Read on: Dr Nicholas Gonzalez has died. Was he really a “a strong adherent to sound science”

Thursday, 23 July 2015

Acupuncture research: where is the line between poor quality and scientific misconduct? | Edzard Ernst

The press officers of journals like to send out press-releases of articles which are deemed to be particularly good and important. Sadly, it is not often that articles on alternative medicine fulfil these criteria. I was therefore excited to receive this press-release which seemed encouraging, to say the least:
Medical evidence supports the potential for acupuncture to be significantly more effective in the treatment of dermatologic conditions such as dermatitis, pruritus, and urticaria than alternative treatment options, “placebo acupuncture,” or no treatment, according to a review of the medical literature published in The Journal of Alternative and Complementary Medicine, a peer-reviewed publication from Mary Ann Liebert, Inc., publishers…
The abstract was equally promising: […]

Read on: Acupuncture research: where is the line between poor quality and scientific misconduct?

Tuesday, 21 July 2015

Professor Ernst’s very own POSITIVE trial of homeopathy (oh dear, have I been found out?) | Edzard Ernst

This post is dedicated to all homeopathic character assassins.

Some ardent homeopathy fans have reminded me that, some 25 years ago, I published (OH, WHAT A SCANDAL!!!) a positive trial of homeopathy; I even found a website that proudly announces this fact. Homeopaths seem jubilant about this discovery (not because they now need to revise their allegations that I never did any trials; or the other, equally popular claim, that I have always been squarely against their trade but) because the implication is that even I have to concede that homeopathic remedies are better than placebo. In their view, this seems to beg the following important and embarrassing questions: […]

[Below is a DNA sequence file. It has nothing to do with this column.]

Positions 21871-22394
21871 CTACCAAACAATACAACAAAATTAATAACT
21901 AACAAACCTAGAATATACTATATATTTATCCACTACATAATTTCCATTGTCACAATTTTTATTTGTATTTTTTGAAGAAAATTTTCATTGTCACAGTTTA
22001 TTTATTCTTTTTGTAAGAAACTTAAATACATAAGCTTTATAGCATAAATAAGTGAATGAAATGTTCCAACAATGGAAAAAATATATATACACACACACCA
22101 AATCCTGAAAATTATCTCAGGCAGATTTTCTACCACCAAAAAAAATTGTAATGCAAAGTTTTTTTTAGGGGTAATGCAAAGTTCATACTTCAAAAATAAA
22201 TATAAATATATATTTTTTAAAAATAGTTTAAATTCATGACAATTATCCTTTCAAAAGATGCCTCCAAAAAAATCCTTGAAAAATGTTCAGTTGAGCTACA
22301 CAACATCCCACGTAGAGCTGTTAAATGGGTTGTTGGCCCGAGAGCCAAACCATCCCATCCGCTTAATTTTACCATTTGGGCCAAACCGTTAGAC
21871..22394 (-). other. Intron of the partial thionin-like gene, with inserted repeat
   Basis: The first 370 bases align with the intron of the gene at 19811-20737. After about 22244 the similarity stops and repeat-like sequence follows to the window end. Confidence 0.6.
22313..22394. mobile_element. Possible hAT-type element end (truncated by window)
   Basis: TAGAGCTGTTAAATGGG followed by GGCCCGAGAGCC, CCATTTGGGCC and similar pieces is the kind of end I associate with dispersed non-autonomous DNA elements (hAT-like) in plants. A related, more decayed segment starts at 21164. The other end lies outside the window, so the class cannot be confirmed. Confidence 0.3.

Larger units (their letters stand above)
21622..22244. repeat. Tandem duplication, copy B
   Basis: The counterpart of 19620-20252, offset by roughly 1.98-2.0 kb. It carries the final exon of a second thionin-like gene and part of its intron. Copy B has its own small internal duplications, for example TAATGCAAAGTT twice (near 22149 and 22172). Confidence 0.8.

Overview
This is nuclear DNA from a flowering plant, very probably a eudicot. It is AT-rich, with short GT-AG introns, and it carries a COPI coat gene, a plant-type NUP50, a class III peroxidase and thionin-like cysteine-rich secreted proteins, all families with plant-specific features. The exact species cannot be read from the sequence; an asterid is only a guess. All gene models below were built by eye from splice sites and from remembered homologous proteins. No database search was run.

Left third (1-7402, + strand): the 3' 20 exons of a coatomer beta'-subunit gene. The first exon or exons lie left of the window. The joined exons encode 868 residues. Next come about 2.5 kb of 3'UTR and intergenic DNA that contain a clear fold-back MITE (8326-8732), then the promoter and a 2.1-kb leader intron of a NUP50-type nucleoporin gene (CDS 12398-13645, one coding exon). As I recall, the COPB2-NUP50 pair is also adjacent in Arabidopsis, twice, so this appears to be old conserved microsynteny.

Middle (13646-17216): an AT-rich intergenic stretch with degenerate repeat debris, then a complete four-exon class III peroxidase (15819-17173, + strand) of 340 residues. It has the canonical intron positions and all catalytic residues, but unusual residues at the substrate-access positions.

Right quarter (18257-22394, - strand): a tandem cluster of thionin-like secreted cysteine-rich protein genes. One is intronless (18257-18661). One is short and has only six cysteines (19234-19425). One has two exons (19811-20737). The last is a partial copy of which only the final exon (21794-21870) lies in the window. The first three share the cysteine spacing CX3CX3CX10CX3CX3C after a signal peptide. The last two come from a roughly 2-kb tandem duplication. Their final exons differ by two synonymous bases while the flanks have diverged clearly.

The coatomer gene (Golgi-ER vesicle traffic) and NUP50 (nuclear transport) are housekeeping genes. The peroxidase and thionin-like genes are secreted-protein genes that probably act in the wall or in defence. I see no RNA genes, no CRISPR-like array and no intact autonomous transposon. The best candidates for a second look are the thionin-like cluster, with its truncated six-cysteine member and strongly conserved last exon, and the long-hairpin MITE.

Read on: Professor Ernst’s very own POSITIVE trial of homeopathy (oh dear, have I been found out?)

Monday, 20 July 2015

Chiropractic therapy for gastrointestinal diseases. Evidence of scientific misconduct? | Edzard Ernst

Chiropractors are back pain specialists, they say. They do not pretend to treat non-spinal conditions, they claim.

If such notions were true, why are so many of them still misleading the public? Why do many chiropractors pretend to be primary care physicians who can take care of most illnesses regardless of any connection with the spine? Why do they continue to happily promote bogus treatments? Why do chiropractors, for instance, claim they can treat gastrointestinal diseases? […]

Read on: Chiropractic therapy for gastrointestinal diseases. Evidence of scientific misconduct?

Saturday, 18 July 2015

BMJ: Should doctors recommend homeopathy? Was it worth it? | Edzard Ernst

The BMJ is my favourite medical journal by far; I think it is full of good science as well as entertaining to read, and I look forward to finding it in my letter box every Friday. It is thus hard for me to criticise the BMJ, and this is not made easier by the fact that I am the author of one of the two pieces in question. However, the current ‘HEAD TO HEAD’ entitled ‘SHOULD DOCTORS RECOMMEND HOMEOPATHY’ does, in my view, not mark the finest hour of this journal. Let me explain why […]

Read on: BMJ: Should doctors recommend homeopathy? Was it worth it?

Friday, 17 July 2015

Homeopathy: a position statement by the ‘Homeopathy Action Trust’ | Edzard Ernst

The ‘Homeopathy Action Trust’ (HAT) is a charity that claims to encourage and support public understanding of homeopathy. They believe that homeopathy is invaluable to many people and plays an important role in maintaining their health and wellbeing. The HAT advocates that patients have a right to choose homeopathic treatments and access to it on the NHS or privately. Many of HAT’s projects are about promoting to use of homeopathy in Africa, for instance, where they advocate homeopathy as a treatment for all sorts of serious diseases […]